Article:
FIG. 3        
Use %8" rivets on ribs and fair-leads 
—Use 3/52" rivets      MAY 28, 1942 
pg 507 

 



pg 508 

1 Lok Skru Lok Skru and screw • R. H. rivet x flush rivet 
View C 
AC 366-F832 

508 
 

pg 509 


7. Hardness tests are made on many bolts follow-ing heat treatment. The Rockwell tester shown at right is motorized. The minor load is applied by hand, the major load by power. If close hardness limits are specified the surface is first ground flat. The machine is checked twice daily against a master disk 
8. Microscopic inspection of surface condition is required on some bolts and screws, especially for air-craft work. Bench inspection equipment is used, as illustrated at right center, but high magnification is not essential. Inspection is made to check bolts and screws for freedom from fine scratches 
9. Completed parts are placed in tote pans on a gravity conveyor which delivers them to the final in-spection department. Each batch passes first to an inspector, far right, who checks a certain percentage of the parts. If defects exceed an allowable figure the entire batch goes to inspection benches 
10. Slowly moving belts are used for sorting and inspecting nuts when specifications do not require more exacting tests. Commercial bolts and screws re-ceive similar rapid inspection. If those tested do not meet specifications then the entire batch receives de-tailed tests and defective parts are scrapped 

498  

11. Aircraft bolts and screws are inspected on ordinary flat top benches, shown below, at which the girl inspectors sit. They take bolts from a pile in front of them and make a visual inspection for defects, especially in threads. Ten percent of a batch are checked with go and no-go gages ; if they do not pass inspection the entire batch is checked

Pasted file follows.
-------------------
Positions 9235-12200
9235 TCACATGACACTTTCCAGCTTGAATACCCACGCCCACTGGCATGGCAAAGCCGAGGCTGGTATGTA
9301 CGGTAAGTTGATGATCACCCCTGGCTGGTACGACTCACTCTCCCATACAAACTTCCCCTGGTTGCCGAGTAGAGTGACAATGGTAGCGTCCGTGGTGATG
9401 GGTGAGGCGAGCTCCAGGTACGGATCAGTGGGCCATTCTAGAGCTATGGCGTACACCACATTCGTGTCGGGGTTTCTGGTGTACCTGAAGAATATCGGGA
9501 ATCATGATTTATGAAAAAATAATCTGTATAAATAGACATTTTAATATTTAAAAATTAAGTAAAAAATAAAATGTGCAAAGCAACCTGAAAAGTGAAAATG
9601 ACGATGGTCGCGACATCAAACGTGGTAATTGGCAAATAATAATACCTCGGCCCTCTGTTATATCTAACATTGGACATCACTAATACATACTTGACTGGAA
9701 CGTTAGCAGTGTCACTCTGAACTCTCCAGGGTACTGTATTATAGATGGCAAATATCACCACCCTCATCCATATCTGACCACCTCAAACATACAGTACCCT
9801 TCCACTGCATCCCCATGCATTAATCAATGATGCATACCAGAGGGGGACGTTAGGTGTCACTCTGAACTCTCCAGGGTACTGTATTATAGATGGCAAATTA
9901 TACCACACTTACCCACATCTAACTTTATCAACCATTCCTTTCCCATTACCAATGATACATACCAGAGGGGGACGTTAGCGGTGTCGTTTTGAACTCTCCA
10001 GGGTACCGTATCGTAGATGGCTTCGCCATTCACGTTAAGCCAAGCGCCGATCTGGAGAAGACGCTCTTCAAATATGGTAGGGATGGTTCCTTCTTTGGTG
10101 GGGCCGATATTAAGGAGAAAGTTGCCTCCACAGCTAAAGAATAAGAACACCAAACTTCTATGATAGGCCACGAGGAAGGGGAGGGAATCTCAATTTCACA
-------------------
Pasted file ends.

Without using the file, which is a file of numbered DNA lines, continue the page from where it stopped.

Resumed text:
AvogagiggraN, 

And now, Inside Detroit, Red Tape, Building Invaders, The airplane, not Barbarians.

And now, Inside Detroit, MichiganInspecting Bolts, Nuts and Screws CONTINUED 


INSIDE DETROIT 
BY RUPERT LE GRAND 
Tool Service To balance the sup-to Be Expanded ply of gages with de-mand, the Tooling Advisory Service of the Automotive Council for War production will be ex-panded to a national undertaking, ac-cording to plans now in the making. The program has the enthusiastic en-dorsement of General Campbell, chief of Ordnance, and of Generals Glancy and Armstrong of the Combat-Auto-motive Center. Each week the Tooling Advisory Service, 514 Boulevard Bldg., Detroit, mails a pamphlet "Available Tooling Facilities" to 1500 tool buyers. The Oct. 19 issue lists 115 tool shops in the Detroit area (and a few in other states) according to delivery time promised on jigs and fixtures, gages, cutting tools, sheet-metal dies and forging dies. The precision rating of each shop is also indicated.